by John Krautzel
Your resume can open doors, but it can also slam them shut. In today's competitive world, standing out from the other applicants is no easy feat. Writing a resume that looks attractive and sells your skills and experiences effectively requires time, effort and a little know-how. Here are six important rules to keep in mind when writing a resume.
1. Check for Errors
When applying for jobs, the quickest way to send your resume to the bottom of the pile is to include a spelling or grammar error. After you've created your CV, take a few minutes and then come back to it. Then, wait a few hours and come back to it again. Ask friends and family members to check it, too. Don't even think about sending it out until you're fully confident that it's flawless.
2. Modify Your Resume to Fit the Position
Once you're finished writing a resume, it may be tempting to leave it as is and then send it out en masse. Instead, your resume should be an evolving entity that changes depending on the position you're targeting. For instance, if you're applying for a customer service job, make sure that your resume reflects specific experiences that involve interacting with people. Remove irrelevant details, and keep your information focused on the potential employer's needs, rather than taking a one-size-fits-all approach.
3. Keep It Succinct
You're writing a resume, not a novel. The hiring manager doesn't want to spend valuable time reading multiple pages of information. Use your cover letter to sell your personality, strengths, skills and experiences, and use your resume to clearly and concisely show just the facts. Keep your resume to one page, even if that means reducing the font size. Whether you're handing in a physical copy or sending it digitally, you want to provide a resume that's quickly and easily digestible.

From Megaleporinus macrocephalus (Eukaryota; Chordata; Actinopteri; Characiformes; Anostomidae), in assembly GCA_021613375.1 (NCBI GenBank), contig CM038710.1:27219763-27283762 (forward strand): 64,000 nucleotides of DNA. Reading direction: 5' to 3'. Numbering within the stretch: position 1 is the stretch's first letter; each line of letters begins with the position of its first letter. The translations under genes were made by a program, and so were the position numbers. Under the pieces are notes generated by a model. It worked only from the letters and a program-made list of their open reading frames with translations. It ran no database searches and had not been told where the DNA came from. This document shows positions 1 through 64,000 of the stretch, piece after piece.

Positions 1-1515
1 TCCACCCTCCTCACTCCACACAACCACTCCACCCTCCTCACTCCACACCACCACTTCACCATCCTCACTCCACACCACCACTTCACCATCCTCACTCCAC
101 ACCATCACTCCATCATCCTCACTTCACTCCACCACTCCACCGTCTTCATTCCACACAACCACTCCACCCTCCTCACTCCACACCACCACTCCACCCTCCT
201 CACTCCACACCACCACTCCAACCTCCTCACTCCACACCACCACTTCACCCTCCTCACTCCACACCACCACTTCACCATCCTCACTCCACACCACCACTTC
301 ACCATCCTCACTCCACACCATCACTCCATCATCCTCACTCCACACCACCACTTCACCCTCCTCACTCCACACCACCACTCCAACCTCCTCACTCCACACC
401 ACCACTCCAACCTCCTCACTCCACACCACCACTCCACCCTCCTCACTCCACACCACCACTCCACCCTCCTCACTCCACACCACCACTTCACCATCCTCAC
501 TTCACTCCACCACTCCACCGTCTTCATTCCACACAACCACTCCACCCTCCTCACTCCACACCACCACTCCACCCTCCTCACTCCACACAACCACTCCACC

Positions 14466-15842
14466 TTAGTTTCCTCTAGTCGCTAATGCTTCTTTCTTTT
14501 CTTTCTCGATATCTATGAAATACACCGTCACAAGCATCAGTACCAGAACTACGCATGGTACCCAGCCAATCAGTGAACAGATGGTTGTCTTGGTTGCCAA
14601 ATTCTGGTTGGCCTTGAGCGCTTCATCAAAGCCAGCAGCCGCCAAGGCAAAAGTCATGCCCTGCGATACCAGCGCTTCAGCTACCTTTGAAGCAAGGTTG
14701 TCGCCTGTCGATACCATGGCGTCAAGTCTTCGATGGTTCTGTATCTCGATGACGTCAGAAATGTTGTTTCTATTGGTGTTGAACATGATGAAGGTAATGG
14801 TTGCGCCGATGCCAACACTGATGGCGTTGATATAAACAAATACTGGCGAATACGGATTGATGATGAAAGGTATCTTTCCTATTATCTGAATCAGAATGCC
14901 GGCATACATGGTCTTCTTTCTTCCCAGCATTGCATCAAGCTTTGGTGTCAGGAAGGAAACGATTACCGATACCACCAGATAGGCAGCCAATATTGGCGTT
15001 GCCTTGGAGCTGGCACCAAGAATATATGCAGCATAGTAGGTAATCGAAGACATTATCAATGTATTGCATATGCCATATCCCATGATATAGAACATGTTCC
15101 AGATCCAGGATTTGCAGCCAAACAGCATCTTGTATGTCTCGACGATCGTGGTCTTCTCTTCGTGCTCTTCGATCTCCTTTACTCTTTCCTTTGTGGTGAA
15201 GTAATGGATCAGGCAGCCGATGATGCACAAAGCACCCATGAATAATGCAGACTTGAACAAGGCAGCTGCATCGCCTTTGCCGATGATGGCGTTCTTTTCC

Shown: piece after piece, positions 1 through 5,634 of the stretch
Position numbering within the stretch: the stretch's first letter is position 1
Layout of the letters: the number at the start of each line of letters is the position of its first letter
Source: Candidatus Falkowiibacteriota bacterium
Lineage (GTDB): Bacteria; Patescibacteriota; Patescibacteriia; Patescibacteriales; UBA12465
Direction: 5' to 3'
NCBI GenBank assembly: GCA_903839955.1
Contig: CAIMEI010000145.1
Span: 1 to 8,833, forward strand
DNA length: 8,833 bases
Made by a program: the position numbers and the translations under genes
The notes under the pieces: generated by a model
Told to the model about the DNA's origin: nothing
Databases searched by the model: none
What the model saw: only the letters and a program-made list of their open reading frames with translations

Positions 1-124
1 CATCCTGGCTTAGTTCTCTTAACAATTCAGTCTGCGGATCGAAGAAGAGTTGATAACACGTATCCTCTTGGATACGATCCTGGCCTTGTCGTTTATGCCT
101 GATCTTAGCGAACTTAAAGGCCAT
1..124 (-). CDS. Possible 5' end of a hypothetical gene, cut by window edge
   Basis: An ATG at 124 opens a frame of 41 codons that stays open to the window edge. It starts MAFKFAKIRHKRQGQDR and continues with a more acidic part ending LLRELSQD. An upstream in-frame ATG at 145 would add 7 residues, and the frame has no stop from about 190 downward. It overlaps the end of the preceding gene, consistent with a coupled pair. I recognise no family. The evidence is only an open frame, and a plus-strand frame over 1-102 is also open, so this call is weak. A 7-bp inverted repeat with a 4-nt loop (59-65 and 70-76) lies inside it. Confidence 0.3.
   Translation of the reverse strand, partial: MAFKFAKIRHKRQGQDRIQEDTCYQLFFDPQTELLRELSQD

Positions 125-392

4. Make It Original
Using templates is a common practice when writing a resume and applying for jobs. There's nothing wrong with using them for inspiration, but don't copy and paste a sentence and leave it at that. Modify templates to better match your personality, skills and experiences. Borrow from multiple templates — you don't want the hiring manager to recognize phrases from other resumes in the pile.
5. Be Honest
When you're writing a resume, it's all too easy and tempting to change dates, add experiences and exaggerate skills. Don't do it. There's nothing wrong with talking yourself up, but if you lie, there's a strong chance that lie will come back to haunt you down the line. Recognize the legitimate value you bring to the table, and sell yourself based on that.
6. Use Attractive Formatting
When you're seeking employment, a resume written in Jokerman font isn't going to get you far. Spend some time creating a professional resume that really pops. If you're not exactly computer-savvy, there are plenty of tutorials online, or you can hire someone to do it for you. Never underestimate the power of a visually striking resume.
Writing a resume is a personal endeavor, but these are universal rules that should always be followed. Take pride in your work, and don't rush it. In the long run, the time and effort are always worth the results.